Virginia Rossetti Virginia Rossetti began her piano studies with Massimiliano Ferrati, later attending the ‘Antonio Buzzolla’ Conservatory in Adria where she graduated with honours. In May 2013 she obtained her Master of Performing Arts with distinction at the Hochschule für Musik in Basle with Filippo Gamba, and in 2014 at the Royal Flemish Conservatoire of Brussels with Aleksandar Madzar. She was recently awarded a Master in Pedagogy at the Conservatorio della Svizzera italiana in the class of Anna Kravtchenko. She has attended masterclasses with important teachers including Konstantin Bogino and Elisabeth Leonskaja, and at the Sommerakademie Mozarteum in Salzburg with Sergio Perticaroli. She is a prize winner of several national and international piano competitions including Third Prize at the Premio Venezia 2009, reserved for the best graduates under the patronage of the Republic’s President, and the Premio Marizza in Trieste. Since 2011 she has been the pianist of the Lunaire Piano Trio with whom she has recorded live on I Concerti del Quirinale for Rai Radio 3.

The Composer

Witold Lutosławski

Witold Lutosławski was born on 25 January 1913. The years of World War One were spent in and around Moscow, where his father and uncle were executed by the Bolsheviks for alleged counter-revolutionary activities. Returning to Warsaw in 1919, Lutosławski studied the violin with a former pupil of Joachim and, from 1927, composition with Rimsky-Korsakov’s pupil Witold Maliszewski. In 1933 he abandoned his study of mathematics at Warsaw University to enter the Warsaw Conservatory. The première in 1939 of his Symphonic Variations marked his professional début as a composer, but World War Two curtailed plans for study in Paris. Taken prisoner as an officer cadet, he escaped and returned to Warsaw, spending the war years performing in ‘unofficial’ concerts and recitals, often with the composer Andrzej Panufnik.

After the war, Lutosławski was able to complete his long-delayed First Symphony (Naxos 8.554283). The Stalinist direction of post-war Polish society meant that composition was largely restricted to arrangements of folk-music and works for children, though the Concerto for Orchestra (Naxos 8.553779) shows how such accessibility could be harnessed to the virtuosity of the modern orchestra. The cultural thaw which set in after 1954 enabled him to experiment more freely; initially with serial procedures in Musique funèbre (Naxos 8.553202), then with chance techniques in the works from Jeux vénitiens (Naxos 8.554283) onwards. Major works of the period include the song-cycle Paroles tissées (Naxos 8.554283) for Peter Pears, and the Cello Concerto (Naxos 8.553625) for Mstislav Rostropovich.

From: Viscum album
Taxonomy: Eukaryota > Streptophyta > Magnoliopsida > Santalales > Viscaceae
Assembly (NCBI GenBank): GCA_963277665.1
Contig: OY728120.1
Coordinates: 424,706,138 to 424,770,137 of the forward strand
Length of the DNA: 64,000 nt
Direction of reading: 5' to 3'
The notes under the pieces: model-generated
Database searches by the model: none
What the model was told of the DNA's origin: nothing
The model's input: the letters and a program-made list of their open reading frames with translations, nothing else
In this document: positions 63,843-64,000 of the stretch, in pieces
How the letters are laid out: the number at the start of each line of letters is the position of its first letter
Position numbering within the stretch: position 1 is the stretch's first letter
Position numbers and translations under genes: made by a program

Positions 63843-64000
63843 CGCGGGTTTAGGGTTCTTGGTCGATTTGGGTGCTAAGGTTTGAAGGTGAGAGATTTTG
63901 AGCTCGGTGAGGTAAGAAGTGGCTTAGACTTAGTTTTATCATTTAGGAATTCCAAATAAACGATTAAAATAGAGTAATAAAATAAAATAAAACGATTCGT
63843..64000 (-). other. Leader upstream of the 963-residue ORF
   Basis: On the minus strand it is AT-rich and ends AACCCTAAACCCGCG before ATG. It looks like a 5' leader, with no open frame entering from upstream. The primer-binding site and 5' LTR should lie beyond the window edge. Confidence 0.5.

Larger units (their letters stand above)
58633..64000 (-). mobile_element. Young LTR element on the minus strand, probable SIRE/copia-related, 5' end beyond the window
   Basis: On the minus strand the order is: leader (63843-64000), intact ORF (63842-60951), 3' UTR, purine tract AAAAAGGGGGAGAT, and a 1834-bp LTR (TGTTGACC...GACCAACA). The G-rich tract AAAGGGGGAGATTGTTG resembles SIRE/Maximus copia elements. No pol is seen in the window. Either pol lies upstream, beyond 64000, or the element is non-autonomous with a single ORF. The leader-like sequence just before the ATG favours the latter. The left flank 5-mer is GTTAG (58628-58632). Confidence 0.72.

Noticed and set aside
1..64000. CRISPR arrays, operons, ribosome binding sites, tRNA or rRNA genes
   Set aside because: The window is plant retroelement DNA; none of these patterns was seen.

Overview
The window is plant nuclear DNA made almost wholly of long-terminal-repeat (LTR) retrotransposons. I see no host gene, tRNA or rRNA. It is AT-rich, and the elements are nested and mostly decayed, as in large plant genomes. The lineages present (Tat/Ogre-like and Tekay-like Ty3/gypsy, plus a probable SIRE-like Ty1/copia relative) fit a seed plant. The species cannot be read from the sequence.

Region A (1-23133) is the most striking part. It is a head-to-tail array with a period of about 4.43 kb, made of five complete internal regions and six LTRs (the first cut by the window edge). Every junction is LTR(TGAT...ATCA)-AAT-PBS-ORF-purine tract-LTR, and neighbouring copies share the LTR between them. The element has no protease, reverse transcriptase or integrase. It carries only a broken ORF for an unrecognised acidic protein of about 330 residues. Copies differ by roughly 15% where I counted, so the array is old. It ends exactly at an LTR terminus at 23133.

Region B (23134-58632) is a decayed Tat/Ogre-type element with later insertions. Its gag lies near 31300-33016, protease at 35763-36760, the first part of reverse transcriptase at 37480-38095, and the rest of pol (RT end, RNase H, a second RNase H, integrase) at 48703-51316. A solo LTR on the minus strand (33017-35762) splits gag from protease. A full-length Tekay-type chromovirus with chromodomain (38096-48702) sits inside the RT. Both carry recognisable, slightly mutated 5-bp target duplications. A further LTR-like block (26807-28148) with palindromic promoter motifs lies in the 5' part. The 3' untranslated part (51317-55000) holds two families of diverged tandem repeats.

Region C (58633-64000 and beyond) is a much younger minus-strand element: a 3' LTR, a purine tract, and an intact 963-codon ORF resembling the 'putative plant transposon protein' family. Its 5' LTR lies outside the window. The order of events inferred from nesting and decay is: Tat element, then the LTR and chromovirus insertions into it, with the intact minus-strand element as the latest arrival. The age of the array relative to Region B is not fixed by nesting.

A new emphasis on melodic elaboration is evident from the mid-1970s, beginning with the song sequence for Dietrich Fischer-Dieskau Les espaces du sommeil (Naxos 8.553423). The Third Symphony (Naxos 8.553423), completed in 1983 after a decade’s gestation, and first performed by the Chicago Symphony and Georg Solti, quickly became the most performed symphony of the modern repertoire and sealed the composer’s reputation as a cultural figure of world renown, a standing maintained through to his last major work, the Fourth Symphony (Naxos 8.553202), first performed in Los Angeles in 1993. After a short illness, Lutosławski died on 7 February 1994, aged eighty-one.

Reviews

International Piano

“The many miniatures are exquisite, including a quirky Bukoliki and two world premiere recordings; Virginia Rossetti joins Koukl’s collection now leads the field, ahead of Corinna Simon’s ‘complete’ disc.” – International Piano

“Giorgio Koukl, a pianist I admire nearly as much as the great Michael Korstick—both have fabulous articulation, a superb touch, and get to the emotional heart of the music they perform...” – The Art Music Lounge